Supreme Court E-Filing to Begin Nov. 13, 2017

Last week we reported that the Supreme Court of the United States went live with their new website–its first step of a modernization plan that includes e-filing.  Yesterday, the Court set a date for e-filing to begin and provided some details.

According to the Court’s press release, e-filing will begin on November 13, 2017.  Parties will be required to file both paper and electronic copies, with the paper copy being the official copy for now (so remain vigilant with your mailing and paper filing practices!).  Pro se parties will continue to file just paper, but the Court will scan all filings to make them available on the electronic system.  That system should provide easy website access to all filed documents for public access.

Registration for the new e-filing system will begin “4-8 weeks before the system begins operation,” so keep a lookout for another press release at about mid-September.  The Court has placed an “Electronic Filing” link in the center of its home page that it says will supply additional information, but currently contains only the text of the press release.

A recent video from the U.S. Courts shows the amazing efficiencies obtained from e-filing in other federal courts.  Presumably the same benefits of modernization will occur in the Supreme Court.  That said, one wonders what the new, leaner Supreme Court will look or feel like.  We can’t help but feel a bit nostalgic for the days of paper as this bastion of traditional practice updates for the twenty-first century.

 

 

Supreme Court Overhauls Website

DPW Legal attorney Jared Krukar
and his wife Erin pose for a self-portrait
in front of the Supreme Court of the United States
on a hot day in 2010.

Changes are in store for the website of the Supreme Court of the United States.  According to a post on the Court’s website, July 28 will bring a host of upgrades that include a new look, enhanced access to information, improved functionality, and two new columns: “‘Today at the Court,’ which will provide daily information about the Court’s calendar and visitor services, and ‘Did You know…’ which will highlight historical facts about the Court and objects and art from the Court’s collection.”

Check out the post on the Supreme Court website at www.supremecourt.gov for more detail, or just visit the new and improved website on Friday to explore!

Need help before the United States Supreme Court? DPW Legal’s experienced appellate attorneys can help. Call us at 813-778-5161.

Plaintiffs Must Overcome Defenses to Win Summary Judgment

Another appellate victory for  Dineen Wasylik and DPW Legal, overturning an improper grant of summary judgement in a foreclosure appeal.

Another appellate victory for
Dineen Wasylik and DPW Legal,
overturning an improper
grant of summary judgement
in a foreclosure appeal.

We are proud to report our firm racked up another appellate win yesterday — DPW Legal secured the reversal of summary judgment against our clients in a mortgage foreclosure action. In this case, the Bank before the trial court won summary judgement, even though its summary judgment motion made no mention of the defendants’ numerous affirmative defenses set out in their answer.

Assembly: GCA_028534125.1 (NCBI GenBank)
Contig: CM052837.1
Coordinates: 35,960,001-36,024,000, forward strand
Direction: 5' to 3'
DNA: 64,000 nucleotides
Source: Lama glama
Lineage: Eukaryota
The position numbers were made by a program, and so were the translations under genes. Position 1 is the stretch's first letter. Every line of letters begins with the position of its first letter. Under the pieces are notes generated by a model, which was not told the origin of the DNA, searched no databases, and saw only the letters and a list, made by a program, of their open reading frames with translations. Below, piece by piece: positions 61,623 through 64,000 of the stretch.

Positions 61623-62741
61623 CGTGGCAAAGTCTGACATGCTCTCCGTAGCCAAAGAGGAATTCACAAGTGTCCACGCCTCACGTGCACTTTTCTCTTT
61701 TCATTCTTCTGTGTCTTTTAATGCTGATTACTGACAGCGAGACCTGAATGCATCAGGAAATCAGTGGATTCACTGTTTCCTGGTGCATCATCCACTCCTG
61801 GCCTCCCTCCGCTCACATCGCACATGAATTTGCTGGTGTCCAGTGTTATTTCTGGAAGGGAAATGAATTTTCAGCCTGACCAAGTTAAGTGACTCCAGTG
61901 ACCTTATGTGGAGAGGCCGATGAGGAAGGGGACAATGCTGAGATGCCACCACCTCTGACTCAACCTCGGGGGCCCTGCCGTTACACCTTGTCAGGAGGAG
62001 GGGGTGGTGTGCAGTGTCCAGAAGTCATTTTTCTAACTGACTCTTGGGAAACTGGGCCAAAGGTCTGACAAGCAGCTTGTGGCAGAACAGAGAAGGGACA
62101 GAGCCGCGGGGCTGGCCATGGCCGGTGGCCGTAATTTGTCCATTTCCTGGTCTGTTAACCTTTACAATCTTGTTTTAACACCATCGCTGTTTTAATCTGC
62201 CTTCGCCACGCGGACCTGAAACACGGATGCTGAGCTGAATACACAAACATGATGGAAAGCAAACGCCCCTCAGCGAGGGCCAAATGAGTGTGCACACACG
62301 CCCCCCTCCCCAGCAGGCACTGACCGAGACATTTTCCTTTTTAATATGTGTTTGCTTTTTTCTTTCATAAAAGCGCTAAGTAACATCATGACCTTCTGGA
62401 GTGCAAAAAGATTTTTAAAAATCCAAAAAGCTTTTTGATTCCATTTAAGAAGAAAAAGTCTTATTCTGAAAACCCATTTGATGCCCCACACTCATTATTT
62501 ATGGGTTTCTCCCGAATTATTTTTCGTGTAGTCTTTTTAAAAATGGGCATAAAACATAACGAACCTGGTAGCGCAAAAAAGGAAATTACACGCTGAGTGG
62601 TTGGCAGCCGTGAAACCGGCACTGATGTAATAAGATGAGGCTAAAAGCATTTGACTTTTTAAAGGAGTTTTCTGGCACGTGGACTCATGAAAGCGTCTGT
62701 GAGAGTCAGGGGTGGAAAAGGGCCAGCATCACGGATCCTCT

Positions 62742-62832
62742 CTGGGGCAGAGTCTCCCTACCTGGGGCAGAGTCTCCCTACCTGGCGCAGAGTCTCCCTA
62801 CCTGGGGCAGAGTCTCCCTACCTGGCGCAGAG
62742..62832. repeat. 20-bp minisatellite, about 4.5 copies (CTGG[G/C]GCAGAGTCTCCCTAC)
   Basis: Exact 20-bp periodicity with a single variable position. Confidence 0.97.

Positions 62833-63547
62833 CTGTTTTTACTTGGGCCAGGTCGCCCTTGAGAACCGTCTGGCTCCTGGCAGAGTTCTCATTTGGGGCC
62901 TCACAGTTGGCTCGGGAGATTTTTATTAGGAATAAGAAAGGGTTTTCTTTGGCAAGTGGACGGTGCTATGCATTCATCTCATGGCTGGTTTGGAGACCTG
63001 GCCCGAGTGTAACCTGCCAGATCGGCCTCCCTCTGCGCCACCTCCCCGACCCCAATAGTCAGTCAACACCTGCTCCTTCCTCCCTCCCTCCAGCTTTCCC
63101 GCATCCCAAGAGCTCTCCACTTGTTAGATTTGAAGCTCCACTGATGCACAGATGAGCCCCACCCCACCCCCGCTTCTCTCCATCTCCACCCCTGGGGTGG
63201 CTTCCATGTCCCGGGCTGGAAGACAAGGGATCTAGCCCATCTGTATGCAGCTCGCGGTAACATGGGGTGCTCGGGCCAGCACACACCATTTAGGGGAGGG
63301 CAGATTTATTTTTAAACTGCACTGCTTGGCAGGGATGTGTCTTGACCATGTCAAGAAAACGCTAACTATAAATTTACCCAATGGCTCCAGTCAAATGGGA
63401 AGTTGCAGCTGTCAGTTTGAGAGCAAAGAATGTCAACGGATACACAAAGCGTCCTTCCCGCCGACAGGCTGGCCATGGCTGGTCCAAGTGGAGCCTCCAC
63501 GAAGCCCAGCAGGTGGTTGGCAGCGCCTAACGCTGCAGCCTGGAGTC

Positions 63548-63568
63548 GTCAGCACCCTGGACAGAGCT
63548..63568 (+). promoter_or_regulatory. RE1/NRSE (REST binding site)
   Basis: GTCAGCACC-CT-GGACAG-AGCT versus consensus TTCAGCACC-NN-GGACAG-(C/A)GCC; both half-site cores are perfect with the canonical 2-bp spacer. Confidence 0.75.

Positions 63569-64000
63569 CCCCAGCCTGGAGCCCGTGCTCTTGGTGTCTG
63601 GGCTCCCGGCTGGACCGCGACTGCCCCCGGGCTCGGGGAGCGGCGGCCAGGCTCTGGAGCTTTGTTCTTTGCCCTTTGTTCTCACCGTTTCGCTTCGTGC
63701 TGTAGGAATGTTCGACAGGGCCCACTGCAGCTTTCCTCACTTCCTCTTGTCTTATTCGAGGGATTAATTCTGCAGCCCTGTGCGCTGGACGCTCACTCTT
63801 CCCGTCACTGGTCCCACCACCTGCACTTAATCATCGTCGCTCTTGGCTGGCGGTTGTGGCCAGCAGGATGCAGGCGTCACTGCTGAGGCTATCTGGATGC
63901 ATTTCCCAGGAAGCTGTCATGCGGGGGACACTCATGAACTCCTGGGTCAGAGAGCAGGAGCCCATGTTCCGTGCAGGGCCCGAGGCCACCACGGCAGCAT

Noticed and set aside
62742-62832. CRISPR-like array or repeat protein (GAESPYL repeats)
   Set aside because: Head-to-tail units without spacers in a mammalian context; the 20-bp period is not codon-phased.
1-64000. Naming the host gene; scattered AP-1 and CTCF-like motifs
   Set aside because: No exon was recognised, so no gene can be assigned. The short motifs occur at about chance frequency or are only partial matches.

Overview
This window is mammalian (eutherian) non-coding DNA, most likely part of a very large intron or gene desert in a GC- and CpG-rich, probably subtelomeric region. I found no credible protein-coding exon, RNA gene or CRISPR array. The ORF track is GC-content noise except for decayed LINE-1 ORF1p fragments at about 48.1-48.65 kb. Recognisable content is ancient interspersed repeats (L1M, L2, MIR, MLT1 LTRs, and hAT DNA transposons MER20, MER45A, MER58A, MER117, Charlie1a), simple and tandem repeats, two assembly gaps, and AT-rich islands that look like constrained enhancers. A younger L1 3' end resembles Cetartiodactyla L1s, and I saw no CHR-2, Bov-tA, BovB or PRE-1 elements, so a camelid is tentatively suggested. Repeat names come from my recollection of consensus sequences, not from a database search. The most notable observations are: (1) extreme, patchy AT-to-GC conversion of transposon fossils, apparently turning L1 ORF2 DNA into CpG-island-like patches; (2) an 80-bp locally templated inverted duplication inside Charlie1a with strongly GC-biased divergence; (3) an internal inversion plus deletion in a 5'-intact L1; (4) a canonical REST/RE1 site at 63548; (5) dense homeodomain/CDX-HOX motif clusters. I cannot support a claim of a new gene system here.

On appeal, we correctly pointed out that Rule 1.510 Requires that a motion for summary judgment “shall state with particularity the grounds upon which it is based and substantial matters of law to be argued,” as well as the myriad of cases that require plaintiffs to affirmatively overcome each and every defense before they can earn summary judgment. The appellate court ultimately agreed, and reversed the summary judgment, explaining:

It is true that the Bank did submit a response to an affidavit regarding the Paragraph 22 notice, disputing the Amstones’ affidavits that the notice had not been received or was deficient. But the Bank did not address the affirmative defenses in its motion for summary judgment. And at the hearing, the Bank’s counsel simply asserted that “the Affirmative Defenses were dealt with.” The Amstones’ counsel responded that the Bank had failed to refute all of the affirmative defenses…The Amstones’ counsel also emphasized that the affidavits regarding the Paragraph 22 notice crated a factual dispute that needed to be resolved. The court made no findings regarding any of these defenses. Accordingly, genuine issues of material fact remained, and summary judgment should not have been granted.

In our view, this was a case where strong advocacy at oral argument made a huge difference. What is not clear from the opinion is that the Bank argued that the defendants had waived this issue by failing to argue it on the record below, and the court seemed to want to buy that waiver argument. At oral argument, we were able to refute the waiver argument with citation directly to the proper part of the record showing why it was not waived. We’ve ordered the oral argument video, and will further expound on the important preservation issues in a later post, when we can share the video. But in the meantime, the lesson to be learned is that at the trial level, preservation is key, and at the appellate level, knowing your record cold is key (see my prior post on preparing for oral argument).

Attorney Ralph Fisher acted as able trial counsel, and ensured the issues were preserved on appeal.

The case is Amstone v. The Bank of New York Melon, No. 2D14-5480 (Jan. 6, 2016) [.pdf].